Entrepreneurial companies strike first – doing things that their competitors have to respond to. The bring in new products, services, processes, ways of doing things – and have an attacking mindset when it comes to the competition.

Their opposite numbers prefer harmony and carving up the market, responding to change and usually introducing anything new later.

How much risk do you take?

Entrepreneurial companies are willing to take bold, aggressive steps and make decisions that have a high risk but associated with high reward.

Less entrepreneurial companies prefer low risk opportunities, believe in caution and incremental progress and wait to see what happens before committing themselves.

So, does being innovative, acting first and taking risk work?

Entrepreneurial firms do better – but as a whole many fail as well.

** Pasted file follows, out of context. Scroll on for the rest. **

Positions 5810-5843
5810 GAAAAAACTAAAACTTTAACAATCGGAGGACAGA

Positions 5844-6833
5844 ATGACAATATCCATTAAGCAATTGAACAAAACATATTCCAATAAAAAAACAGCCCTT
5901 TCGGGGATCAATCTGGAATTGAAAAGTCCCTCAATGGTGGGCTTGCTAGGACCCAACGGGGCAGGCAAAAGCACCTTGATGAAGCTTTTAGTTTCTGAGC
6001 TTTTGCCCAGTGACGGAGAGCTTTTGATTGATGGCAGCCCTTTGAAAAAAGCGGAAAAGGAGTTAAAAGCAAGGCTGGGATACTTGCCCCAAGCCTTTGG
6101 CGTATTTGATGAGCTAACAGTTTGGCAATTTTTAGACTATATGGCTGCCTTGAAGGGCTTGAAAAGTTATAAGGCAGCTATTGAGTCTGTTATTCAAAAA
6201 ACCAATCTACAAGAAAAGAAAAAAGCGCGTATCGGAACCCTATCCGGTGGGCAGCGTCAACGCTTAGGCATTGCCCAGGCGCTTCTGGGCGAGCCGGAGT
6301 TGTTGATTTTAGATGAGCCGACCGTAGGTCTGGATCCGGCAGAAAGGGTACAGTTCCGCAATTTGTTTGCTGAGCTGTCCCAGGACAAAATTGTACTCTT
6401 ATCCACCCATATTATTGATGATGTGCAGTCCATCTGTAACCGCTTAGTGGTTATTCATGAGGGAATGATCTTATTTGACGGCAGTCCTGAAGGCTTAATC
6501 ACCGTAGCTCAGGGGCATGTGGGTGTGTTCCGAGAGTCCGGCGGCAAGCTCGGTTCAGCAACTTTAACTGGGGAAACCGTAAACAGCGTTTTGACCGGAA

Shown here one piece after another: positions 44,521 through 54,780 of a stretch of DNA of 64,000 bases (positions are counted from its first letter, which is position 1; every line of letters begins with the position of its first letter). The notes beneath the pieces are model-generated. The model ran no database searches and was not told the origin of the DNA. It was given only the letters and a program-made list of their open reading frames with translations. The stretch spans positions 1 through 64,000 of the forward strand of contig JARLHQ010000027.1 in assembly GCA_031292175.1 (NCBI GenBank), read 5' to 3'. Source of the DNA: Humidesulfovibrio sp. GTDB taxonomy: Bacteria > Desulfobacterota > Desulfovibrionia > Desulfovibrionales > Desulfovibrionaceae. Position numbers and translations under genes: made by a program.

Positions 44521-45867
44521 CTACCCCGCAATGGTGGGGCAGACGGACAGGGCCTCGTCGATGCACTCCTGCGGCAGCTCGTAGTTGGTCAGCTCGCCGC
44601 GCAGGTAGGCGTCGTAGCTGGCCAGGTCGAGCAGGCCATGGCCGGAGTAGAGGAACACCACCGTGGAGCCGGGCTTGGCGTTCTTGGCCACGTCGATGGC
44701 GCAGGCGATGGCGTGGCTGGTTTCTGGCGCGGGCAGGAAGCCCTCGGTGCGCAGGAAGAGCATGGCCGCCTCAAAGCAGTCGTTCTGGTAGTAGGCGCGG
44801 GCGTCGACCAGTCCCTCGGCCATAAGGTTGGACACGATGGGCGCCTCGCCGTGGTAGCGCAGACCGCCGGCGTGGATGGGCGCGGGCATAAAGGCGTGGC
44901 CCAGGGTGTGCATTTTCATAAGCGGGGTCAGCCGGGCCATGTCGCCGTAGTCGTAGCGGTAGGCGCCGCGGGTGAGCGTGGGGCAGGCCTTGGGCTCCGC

Firms that tilt towards the high end of an EO scale are entrepreneurial in the sense that some people on the OCEAN scale are agreeable.

It clearly helps to be innovative when small because people meet us because they see the prospect of something new and shiny- but sometimes large firms only want to work with firms that are low risk.

It’s better to be proactive than not – many a salesperson has been told that they’ll find a million dollars under their shoes if they get going.

Risk is perhaps the tricky one. It’s easy come up with cliches – swing for the fences – go hard or go home.

The entrepreneurs that succeed are probably good at maximising the upside while limiting the downside.

And there are lessons for us as individuals as well – being innovative, proactive and being willing to take risk will get us further this century than looking for ladders to climb.